By Edwin M. McCulley | March 12, 2021
Cities play an important role in connecting people by proximity while offering several benefits to its inhabitants. However, city living is accompanied by potential health risks and challenges unique to modern cities. City living, in close proximity, brings together businesses and individuals that drive innovation, productivity, and socioeconomic growth in cities. However, under some conditions, city living is also accompanied by increased crowding. Overcrowded conditions are associated with decreased quality of life, unsafe living conditions, substandard housing, and poor sanitation; all of which can potentially exacerbate the transmission of infectious diseases in vulnerable populations.
The idea that city size is a driver of increased COVID-19 incidence is a common topic of discussion and debate. Initially, the narrative of big cities being the hotspot of COVID-19 cases was driven by the idea that density increased the likelihood of transmission. However, while the assumption of higher density of social contacts leading to higher rates of infection may be correct, this ignores the settings in which transmission occurs. Specifically, enclosed and poorly ventilated crowded spaces seem to be the key drivers of COVID-19 transmission.
In our COVID-19 Inequities in BCHC Cities dashboard, we include a section where the user can explore rates of COVID-19 by city-level features, including their size, density, and levels of overcrowding. In this blog post, we present two types of visualization that explore how rates of COVID-19 incidence have varied by city size on one side, and density and crowding on the other.
This figure presents results from the “City levels and trends” section of the dashboard. By April 2020, the COVID-19 pandemic had infected over 1 million people globally. The US was the country with the highest number of confirmed cases of COVID-19 infection, nearly 82,000 cases. During the first wave, the number of new cases per 100k population in cities was highest in very large (>=4M) and smaller (<1M) cities. In June, incidence decreased in small and very large cities, and increased in medium (<2M) and large (<4M) cities. By summer, we observed a second wave, where large and medium cities experienced higher rates of new cases than small and very large cities. During the third wave, in the fall of 2020, we observed increased rates of new cases in large cities, followed by medium, small, and very large cities. This trend continued into 2021, when the number of new cases decreased in small and medium cities. In February, these rates decreased across the board, with small and medium cities experiencing relatively fewer new cases than their large- and very large city counterparts.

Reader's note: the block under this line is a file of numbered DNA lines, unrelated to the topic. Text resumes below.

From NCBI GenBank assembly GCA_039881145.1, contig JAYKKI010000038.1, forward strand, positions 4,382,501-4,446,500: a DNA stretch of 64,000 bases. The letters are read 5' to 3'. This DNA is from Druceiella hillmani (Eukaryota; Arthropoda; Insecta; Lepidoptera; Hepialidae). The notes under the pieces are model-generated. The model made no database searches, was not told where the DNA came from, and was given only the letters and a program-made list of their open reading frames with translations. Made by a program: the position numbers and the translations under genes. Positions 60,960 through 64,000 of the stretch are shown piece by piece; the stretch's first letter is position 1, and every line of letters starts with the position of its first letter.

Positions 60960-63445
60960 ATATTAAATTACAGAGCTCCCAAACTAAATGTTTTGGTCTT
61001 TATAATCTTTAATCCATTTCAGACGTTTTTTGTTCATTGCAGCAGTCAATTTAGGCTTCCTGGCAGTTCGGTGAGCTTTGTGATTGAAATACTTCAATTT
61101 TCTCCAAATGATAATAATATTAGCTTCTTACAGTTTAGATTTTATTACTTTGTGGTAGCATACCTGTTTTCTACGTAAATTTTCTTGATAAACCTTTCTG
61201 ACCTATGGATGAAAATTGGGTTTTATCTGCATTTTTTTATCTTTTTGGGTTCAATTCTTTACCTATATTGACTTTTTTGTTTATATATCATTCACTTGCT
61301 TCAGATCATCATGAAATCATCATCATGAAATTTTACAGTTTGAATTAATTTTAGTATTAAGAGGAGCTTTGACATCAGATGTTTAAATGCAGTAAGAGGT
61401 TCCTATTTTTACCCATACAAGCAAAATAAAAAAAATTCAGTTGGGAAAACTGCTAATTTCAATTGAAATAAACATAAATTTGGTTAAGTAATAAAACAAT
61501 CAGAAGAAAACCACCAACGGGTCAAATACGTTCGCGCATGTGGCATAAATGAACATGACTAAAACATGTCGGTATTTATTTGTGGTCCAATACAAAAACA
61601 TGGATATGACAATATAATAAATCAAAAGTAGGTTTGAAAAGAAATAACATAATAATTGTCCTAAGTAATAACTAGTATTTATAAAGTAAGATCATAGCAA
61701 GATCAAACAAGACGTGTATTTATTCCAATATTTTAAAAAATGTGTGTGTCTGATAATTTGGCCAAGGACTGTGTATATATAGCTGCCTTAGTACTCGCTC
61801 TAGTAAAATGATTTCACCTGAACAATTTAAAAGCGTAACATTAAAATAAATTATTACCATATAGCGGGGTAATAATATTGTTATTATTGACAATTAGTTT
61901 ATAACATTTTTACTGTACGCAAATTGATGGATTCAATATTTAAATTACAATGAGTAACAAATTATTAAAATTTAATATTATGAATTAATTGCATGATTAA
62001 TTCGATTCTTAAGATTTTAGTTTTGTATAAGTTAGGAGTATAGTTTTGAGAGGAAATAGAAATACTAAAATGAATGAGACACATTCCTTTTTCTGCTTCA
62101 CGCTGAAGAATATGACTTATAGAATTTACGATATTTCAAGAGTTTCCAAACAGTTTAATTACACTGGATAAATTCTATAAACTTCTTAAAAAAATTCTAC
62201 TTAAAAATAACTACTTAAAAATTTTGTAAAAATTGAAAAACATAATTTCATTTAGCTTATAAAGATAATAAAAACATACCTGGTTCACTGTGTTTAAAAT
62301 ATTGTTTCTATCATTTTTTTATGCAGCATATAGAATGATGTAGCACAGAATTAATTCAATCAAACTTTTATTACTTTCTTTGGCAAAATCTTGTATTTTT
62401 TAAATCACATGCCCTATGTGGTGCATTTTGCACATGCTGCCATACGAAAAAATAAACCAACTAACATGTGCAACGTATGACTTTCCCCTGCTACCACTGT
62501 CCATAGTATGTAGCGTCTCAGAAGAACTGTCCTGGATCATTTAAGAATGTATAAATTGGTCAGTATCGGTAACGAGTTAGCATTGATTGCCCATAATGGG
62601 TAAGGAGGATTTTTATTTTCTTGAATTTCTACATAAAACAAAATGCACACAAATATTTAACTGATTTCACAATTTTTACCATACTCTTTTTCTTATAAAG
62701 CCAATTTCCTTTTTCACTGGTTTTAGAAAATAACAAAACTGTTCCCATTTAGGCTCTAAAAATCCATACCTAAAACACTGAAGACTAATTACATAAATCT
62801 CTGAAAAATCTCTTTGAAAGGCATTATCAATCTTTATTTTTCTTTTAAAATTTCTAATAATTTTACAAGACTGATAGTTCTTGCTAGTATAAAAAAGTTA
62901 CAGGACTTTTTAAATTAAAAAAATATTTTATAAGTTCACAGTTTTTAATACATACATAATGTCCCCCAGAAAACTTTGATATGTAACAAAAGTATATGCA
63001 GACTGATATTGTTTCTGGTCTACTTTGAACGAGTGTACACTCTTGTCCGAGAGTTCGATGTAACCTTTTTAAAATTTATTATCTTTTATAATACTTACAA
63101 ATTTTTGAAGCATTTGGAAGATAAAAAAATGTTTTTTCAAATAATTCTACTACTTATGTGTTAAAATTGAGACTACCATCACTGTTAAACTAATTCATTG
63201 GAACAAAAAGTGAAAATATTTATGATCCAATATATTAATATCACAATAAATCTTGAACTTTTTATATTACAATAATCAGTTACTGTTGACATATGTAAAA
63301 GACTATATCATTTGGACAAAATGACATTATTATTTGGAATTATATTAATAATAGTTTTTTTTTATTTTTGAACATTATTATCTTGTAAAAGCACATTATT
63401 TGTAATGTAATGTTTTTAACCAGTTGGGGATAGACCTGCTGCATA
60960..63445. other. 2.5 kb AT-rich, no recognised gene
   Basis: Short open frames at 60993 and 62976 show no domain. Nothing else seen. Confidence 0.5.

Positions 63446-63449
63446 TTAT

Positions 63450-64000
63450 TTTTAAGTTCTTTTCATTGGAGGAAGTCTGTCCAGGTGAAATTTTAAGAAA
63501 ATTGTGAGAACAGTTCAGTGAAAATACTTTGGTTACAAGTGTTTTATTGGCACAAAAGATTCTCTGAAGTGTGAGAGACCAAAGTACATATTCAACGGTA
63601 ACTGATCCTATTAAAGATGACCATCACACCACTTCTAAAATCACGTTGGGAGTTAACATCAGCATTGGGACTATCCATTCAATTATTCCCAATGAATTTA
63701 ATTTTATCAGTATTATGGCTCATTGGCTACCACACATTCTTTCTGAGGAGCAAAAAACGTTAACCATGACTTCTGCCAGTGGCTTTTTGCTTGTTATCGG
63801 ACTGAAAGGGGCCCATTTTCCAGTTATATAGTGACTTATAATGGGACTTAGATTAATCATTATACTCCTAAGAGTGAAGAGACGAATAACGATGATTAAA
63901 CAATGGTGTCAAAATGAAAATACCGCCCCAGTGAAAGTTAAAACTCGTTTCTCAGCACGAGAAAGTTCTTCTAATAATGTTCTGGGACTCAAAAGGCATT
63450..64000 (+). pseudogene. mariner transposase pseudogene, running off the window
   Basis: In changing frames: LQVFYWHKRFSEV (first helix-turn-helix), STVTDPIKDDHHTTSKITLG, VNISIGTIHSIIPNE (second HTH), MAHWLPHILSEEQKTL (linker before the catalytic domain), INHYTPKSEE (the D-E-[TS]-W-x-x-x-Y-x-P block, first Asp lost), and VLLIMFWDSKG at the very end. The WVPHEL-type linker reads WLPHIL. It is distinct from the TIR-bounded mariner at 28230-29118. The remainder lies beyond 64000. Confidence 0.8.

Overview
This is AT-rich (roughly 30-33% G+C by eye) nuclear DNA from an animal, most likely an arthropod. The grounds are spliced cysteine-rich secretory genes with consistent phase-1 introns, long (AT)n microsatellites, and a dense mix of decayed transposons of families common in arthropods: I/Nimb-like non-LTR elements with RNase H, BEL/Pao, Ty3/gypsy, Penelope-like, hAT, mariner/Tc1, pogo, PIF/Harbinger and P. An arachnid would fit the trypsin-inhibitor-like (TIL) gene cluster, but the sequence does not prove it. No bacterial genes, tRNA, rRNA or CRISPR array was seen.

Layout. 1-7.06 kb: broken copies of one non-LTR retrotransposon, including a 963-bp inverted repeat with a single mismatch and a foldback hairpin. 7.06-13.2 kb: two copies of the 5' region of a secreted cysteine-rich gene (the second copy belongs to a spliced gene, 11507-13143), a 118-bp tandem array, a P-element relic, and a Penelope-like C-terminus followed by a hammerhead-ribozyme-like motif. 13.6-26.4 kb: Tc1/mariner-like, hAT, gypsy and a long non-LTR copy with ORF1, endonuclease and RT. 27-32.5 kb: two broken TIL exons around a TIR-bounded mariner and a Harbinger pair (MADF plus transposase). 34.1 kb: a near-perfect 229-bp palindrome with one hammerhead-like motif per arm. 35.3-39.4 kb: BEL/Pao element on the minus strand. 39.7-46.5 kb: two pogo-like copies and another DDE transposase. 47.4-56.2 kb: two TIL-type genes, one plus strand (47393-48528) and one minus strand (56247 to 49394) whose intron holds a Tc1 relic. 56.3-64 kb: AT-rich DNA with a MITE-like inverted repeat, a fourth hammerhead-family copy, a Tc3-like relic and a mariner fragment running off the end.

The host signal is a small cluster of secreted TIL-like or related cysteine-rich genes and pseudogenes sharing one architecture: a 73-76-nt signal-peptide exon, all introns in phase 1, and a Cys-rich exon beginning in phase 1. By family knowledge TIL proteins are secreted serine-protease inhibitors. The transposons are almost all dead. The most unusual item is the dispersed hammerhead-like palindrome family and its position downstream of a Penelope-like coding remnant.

This figure presents results from the City Level Inequities section of the dashboard. For this figure, we have grouped the cities in the dashboard into the top and bottom quartiles (top 25% and bottom 25%) of cities based on several features. In this figure, we show two key features: population density (people per square mile) and % overcrowding (% of the population living in overcrowded conditions, defined as more than 1 occupant per room in a household). As we can see, cities with the highest density have a lower cumulative incidence, with 5592 cases per 100,000, while cities with the lowest density in our sample have a higher cumulative incidence at 8346 cases per 100,000. On the other hand, overcrowding shows the opposite patterns. Cities with the highest levels of overcrowding have the highest incidence, at 8806 cases per 100,000, while cities with the lowest levels of overcrowding have lower rates, at around 7975 cases per 100,000.
There are positive and negative health aspects of city living. In terms of city size, the relationship between city size and health appears to vary based on several other factors, such as geographic context, city definition, and specific health outcomes. Although there are several studies that examine the relationship between city size and communicable diseases, there are very few that focus on COVID-19 infection. Several communicable diseases such as chlamydia, gonorrhea, syphilis, and HIV are more common in large cities, and tend to increase with increasing city size (1). On the other hand, traffic fatalities tend to be relatively more common in smaller cities (2). City living offers many health benefits and is accompanied health risks; understanding the underlying factors that drive health in cities is critical to address the unique challenges presented to public health in cities and urban settlements around the globe.
1. Patterson-Lomba O, Goldstein E, Gómez-Liévano A, Castillo-Chavez C, Towers S. Per capita incidence of sexually transmitted infections increases systematically with urban population size: a cross-sectional study. Sexually transmitted infections. 2015;91(8):610-614.
2. Chang YS, Lee WJ, Lee JH. Are there higher pedestrian fatalities in larger cities?: A scaling analysis of 115 to 161 largest cities in the United States. Traffic injury prevention. 2016;17(7):720-728.